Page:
Schnappi is our two-year-old Cavalier King Charles Spaniel that we welcomed into our lives when my husband and I first moved to Germany two years ago. She was quite the little terror as a puppy, tearing down the corridors of our apartment on her four tiny legs, bleating like a wounded lamb and demanding to be let up on the bed together with us. She’d burrow holes into nicely-folded piles of clean clothes, while helping herself at the same time to unlimited servings of dirty socks from the laundry basket.
Schnappi. Docile as a mouse at home.
She couldn’t have weighed more than a kilo back then, but her personality was strong. And as she grew older and bigger, her spunk grew alongside her in size. Once, she boldly walked up to an Alaskan Malamute five times larger than she was and pounced. Her little six-kilo frame barely made a dent, but she came back to us, tail between her legs, minus a few tufts of hair from the top of her head.
In Germany, especially in the countryside, where larger dogs are favoured for their working abilities, people made disparaging remarks about her. What a cute little handbag dog, they cooed. What a pity you can’t do much with a frail, little thing like that, they whispered.
Yet, our Schnappi is anything but a docile lap dog. At home, she is generally calm and well-behaved, following us around the house and cuddling with us in front of the television. Outside in the woods, however, she transforms into a hunter. She’ll run up steep mountain slopes and leap off mini cliffs into the thick woods. Sometimes we can’t see her, but just by the rustling sounds made by the leaves and bushes, we know she’s probably not too far away. We’ve had our heart-stopping moments when we thought she’d simply run off into the Black Forest, but all it took was one whistle for her to reappear in the far distance, racing down the dirt path to catch up with us again.
Schnappi. Right before a deer hunt.
She chases deer and squirrels, yipping frantically when they disappear between the trees. She may be fast and agile, but she’s still not quite as quick as the wild animals who call the woods their home. The most amusing thing, however, is watching her indomitable spirit at play whenever she spots a flock of birds. It doesn’t matter where she is—off the leash in the woods, or strapped to a harness in the middle of town or about to cross a road--she’ll leap in the air and go for the chase. The birds can fly, but you can’t, you silly dog, I’d mutter under my breath.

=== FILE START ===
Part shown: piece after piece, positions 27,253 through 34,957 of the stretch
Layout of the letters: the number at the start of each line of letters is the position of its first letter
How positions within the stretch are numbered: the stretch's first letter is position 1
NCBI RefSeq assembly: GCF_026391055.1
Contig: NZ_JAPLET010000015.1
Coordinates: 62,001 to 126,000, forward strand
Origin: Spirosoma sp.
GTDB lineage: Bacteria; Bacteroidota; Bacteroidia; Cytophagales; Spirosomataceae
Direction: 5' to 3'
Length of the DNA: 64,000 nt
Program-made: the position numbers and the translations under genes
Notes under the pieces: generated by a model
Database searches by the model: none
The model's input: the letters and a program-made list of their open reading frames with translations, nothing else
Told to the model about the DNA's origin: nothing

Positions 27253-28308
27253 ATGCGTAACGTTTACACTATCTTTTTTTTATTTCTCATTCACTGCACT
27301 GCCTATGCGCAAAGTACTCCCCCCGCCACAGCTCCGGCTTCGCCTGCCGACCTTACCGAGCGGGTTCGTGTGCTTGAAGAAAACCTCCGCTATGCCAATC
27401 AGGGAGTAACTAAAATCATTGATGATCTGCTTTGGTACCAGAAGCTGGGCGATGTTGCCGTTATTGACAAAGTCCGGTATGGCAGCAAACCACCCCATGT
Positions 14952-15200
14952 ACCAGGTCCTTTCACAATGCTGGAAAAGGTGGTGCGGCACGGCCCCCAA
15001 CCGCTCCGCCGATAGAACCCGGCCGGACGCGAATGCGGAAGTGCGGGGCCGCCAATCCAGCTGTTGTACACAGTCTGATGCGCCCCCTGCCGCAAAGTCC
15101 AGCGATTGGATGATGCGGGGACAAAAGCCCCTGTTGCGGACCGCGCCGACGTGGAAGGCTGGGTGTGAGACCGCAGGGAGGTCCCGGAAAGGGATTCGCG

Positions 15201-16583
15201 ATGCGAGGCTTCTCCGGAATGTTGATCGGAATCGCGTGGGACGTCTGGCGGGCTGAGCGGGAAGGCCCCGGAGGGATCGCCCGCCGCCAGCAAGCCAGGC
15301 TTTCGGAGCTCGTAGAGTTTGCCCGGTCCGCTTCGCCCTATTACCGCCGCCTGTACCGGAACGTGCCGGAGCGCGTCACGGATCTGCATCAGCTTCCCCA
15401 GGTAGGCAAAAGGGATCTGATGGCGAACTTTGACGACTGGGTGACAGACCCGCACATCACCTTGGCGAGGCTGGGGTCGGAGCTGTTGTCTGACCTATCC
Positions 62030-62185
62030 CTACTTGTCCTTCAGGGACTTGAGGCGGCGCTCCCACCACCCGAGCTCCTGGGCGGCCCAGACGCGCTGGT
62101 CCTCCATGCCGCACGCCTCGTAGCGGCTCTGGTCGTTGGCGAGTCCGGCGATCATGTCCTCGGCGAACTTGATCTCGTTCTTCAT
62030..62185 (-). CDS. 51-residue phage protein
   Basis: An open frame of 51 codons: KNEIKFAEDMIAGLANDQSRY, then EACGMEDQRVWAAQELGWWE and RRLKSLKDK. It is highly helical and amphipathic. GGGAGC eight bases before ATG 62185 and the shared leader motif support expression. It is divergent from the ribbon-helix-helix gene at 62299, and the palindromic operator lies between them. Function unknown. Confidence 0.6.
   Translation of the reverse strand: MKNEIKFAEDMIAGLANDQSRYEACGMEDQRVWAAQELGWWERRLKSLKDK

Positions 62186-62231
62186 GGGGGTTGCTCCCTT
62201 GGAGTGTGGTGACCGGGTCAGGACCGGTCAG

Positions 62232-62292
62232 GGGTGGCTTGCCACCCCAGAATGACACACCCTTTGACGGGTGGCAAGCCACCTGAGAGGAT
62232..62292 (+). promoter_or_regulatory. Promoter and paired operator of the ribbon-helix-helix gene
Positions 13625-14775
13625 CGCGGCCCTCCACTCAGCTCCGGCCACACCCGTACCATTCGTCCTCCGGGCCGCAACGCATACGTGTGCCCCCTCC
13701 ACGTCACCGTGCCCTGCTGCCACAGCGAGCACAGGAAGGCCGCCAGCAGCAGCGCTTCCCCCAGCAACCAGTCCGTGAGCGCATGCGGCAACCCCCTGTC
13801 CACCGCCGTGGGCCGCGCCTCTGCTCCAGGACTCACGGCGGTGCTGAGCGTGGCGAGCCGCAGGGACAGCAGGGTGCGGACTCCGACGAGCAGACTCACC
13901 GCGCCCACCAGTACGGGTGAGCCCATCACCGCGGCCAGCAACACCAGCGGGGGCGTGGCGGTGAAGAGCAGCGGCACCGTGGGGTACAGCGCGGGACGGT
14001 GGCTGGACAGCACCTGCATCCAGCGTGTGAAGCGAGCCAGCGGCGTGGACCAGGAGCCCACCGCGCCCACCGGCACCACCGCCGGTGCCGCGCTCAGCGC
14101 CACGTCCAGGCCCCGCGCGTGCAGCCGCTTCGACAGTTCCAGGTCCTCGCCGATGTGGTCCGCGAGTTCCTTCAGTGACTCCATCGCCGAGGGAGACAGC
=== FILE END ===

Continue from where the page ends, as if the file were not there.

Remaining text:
Even if she understood, it wouldn’t matter. Schnappi believes that one day, if she just tries hard enough, anything is possible. You see, Schnappi may be a German dog, born and bred in the untamed woods of the Schwarzwald, but she has a human mother whose blood runs a passionate red and white. At the end of the day, Schnappi’s spirit is indisputably Singaporean through and through.
After all, she may be tiny in size, and timid in appearance, but like Singapore, she has spunk and personality. Like Singapore, she has the courage to chase big dreams with a ferocity that belies her looks.
Daring to dream
I remember the 1980s in Singapore. Those were the years of my childhood, when characters like Mr Wollie and Mr Yakki, Miss La La, and Bobo were the highlight of English class, when going to the movies meant not popcorn and nachos, but kacang puteh from the uncle sitting on the wobbly metal stool outside the cinema. He sold his snacks from plastic bottles with a red lid, and he dispensed your sugared nuts and salted green peas in paper cones rolled from used magazine pages. In those days, Centrepoint was the hippest shopping mall in town, and Swissotel the Stamford, known then as The Westin, was the fanciest building in all of Singapore.
Our Singapore skyline. Because we dared to dream.
The old Singapore is one that I remember with fondness. And yet, that’s not to say, I don’t marvel at how far we’ve come. I’ve lived away from home for five years now, and during my yearly trips back to visit friends and family, I always find myself amazed at how quickly things change in Singapore. Sleepy neighbourhoods have become pockets of creative energy for up and coming street artists, and what I thought was a risk-averse culture is now populated with young ambitious entrepreneurs.
Haji Lane. Once a sleepy neighbourhood, it’s now a pocket of creative energy.
All this because we always felt that as long as we tried hard enough, anything was possible. We transformed hope and imagination into reality because regardless of our size, we believed that nothing was out of reach. At the end of it all, it is this faith that I hope will see Singapore through even better years.
Our optimism for what lies ahead will see us chasing bigger dreams and never giving up. Just like Schnappi and the birds.